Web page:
For a person who deeply loves Biology and keeps blogging about Darwin, I have to confess: I never read The Origin of Species, only parts of it. There, I said it. I actually tried to go through it a few times, the last attempt being via Stanza on my iPhone:
Heck, I haven’t even skimmed Origin‘s Cliff’s Notes (that’s just a figure of speech: there’s none, actually) so you can say that my knowledge of what Darwin said or thought is like second-hand smoking or back-seat driving: mostly hear-say. Some saving grace are those 5 years spent at University studying Biology. Furthermore, I would guess that most Biology students (at least in Brazil) have never seen a copy of Origin either.
On a smaller scale, many of us have a similar approach with business books. We have not read most of them – well except maybe Sacha did , but we often have an opinion about them, typically based on indirect evidence.
I usually don’t go through the same book twice – life is short and time is at a premium, but I recently made an exception with The Wisdom of Crowds (2004) and The Long Tail (2006), two books that have been much maligned by supposedly championing the advent of new business models that never materialized or that failed to deliver at the promise.
Their respective authors even had faceoffs of sorts with the excellent Malcolm Gladwell of The Tipping Point and Blink fame, one friendly, the other not so much. By the way, if you are unfamiliar with Slate’s Book Club feature, you are in for a treat. It’s kind of The Next Supermodel for the written world. I know that doesn’t sound very enticing, but the series is really good.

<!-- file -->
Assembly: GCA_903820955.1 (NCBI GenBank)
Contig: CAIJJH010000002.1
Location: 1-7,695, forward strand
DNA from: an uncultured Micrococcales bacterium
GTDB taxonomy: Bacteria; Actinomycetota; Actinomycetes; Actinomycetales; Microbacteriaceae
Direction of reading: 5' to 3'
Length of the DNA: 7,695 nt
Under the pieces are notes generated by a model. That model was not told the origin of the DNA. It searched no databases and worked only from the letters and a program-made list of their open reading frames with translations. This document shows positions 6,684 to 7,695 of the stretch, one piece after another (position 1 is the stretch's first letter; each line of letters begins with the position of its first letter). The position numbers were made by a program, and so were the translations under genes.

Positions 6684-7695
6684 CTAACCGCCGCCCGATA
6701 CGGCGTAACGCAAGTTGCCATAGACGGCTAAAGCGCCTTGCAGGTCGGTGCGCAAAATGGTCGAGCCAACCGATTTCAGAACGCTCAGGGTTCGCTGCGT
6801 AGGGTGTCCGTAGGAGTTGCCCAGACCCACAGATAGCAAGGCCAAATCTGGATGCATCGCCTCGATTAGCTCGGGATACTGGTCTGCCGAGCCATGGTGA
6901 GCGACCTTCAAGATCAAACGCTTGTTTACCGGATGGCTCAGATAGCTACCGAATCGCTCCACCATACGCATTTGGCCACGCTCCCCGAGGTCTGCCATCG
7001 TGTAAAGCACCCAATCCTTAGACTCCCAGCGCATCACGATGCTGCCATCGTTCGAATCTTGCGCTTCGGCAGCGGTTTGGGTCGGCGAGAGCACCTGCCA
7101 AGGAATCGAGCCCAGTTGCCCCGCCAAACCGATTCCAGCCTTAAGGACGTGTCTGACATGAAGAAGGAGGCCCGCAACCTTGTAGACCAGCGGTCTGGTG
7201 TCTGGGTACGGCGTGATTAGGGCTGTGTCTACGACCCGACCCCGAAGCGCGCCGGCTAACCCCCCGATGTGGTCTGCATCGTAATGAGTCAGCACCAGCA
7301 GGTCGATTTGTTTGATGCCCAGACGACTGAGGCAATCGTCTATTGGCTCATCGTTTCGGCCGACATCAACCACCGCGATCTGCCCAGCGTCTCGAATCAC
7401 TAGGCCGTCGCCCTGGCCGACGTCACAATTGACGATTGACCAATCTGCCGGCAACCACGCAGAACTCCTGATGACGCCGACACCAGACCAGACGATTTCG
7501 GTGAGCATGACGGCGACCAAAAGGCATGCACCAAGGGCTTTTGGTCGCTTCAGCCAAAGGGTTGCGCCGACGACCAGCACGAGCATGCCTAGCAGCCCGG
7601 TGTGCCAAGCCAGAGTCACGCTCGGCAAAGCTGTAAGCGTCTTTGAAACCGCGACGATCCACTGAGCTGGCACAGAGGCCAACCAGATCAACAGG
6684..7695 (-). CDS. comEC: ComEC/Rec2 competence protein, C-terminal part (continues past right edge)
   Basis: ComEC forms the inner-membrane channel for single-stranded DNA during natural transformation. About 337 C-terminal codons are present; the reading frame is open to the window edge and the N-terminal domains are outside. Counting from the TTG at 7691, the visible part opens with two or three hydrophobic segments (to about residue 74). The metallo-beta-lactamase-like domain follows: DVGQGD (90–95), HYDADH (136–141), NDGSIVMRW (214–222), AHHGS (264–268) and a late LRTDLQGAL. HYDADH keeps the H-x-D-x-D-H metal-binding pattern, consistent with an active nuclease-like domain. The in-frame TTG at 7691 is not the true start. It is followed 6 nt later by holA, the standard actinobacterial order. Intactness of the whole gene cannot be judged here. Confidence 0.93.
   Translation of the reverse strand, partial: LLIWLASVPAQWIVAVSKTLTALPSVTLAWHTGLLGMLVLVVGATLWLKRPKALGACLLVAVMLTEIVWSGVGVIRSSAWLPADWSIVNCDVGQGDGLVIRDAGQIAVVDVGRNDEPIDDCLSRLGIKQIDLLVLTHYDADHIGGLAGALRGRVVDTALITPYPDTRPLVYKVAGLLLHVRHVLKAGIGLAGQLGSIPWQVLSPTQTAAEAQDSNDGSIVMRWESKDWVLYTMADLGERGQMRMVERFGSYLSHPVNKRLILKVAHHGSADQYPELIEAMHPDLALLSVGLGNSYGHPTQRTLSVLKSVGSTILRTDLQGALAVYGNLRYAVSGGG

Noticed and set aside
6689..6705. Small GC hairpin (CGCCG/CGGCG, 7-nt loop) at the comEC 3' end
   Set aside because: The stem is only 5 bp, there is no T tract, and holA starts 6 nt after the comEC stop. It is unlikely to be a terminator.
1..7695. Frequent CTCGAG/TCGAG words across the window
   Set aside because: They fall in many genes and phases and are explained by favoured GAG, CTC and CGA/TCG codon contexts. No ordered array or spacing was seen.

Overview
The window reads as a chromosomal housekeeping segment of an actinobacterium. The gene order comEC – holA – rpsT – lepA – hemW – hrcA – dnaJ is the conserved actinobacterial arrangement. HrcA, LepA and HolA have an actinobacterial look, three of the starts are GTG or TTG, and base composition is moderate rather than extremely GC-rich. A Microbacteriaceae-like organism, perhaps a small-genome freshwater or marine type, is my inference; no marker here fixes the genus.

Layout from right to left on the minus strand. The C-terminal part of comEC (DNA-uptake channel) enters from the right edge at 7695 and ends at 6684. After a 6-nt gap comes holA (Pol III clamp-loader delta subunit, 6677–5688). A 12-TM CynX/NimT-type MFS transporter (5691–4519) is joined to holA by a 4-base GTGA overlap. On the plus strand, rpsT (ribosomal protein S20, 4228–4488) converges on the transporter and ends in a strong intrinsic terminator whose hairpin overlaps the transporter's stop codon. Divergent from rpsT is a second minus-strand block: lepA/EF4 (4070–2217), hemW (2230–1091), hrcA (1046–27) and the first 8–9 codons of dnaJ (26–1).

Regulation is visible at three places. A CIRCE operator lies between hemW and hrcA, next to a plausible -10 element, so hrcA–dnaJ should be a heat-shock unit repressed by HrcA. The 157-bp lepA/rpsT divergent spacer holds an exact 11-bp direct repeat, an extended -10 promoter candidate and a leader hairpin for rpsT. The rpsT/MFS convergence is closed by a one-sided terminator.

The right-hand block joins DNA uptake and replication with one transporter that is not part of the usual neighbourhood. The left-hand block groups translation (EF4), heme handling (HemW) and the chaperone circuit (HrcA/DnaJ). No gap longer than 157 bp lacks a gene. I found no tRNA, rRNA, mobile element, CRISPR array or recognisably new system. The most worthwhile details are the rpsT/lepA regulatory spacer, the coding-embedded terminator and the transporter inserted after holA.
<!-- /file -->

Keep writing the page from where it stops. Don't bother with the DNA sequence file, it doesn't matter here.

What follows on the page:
The major problem I see with both books is not their content: it’s their covers. Both books are fairly balanced in their core and depict scenarios showing both supporting evidence and possible shortcomings for their arguments. But their covers are not as nuanced. Why the future of business is selling less of more and Why the many are smarter than the few, besides sounding like catch phrases written by the same marketing wiz, are hardly shy in the over-promising department.
My learning going through the re-reading process is that I have a much better appreciation for the content of these books now that they don’t have all the buzz around them. It’s like listening to popular songs from the past years after they fell in oblivion. You can more clearly see their actual merits and limitations, without being so influenced by the media. So, if you haven’t yet, give them a try, you may still learn a thing or two, no matter if you believe in their premises or not.
I can’t help but think that, if The Origin of Species was published today, instead of the dull sub-title The preservation of favoured races in the struggle for life, it would bring something like: Why everything you knew about life will change forever.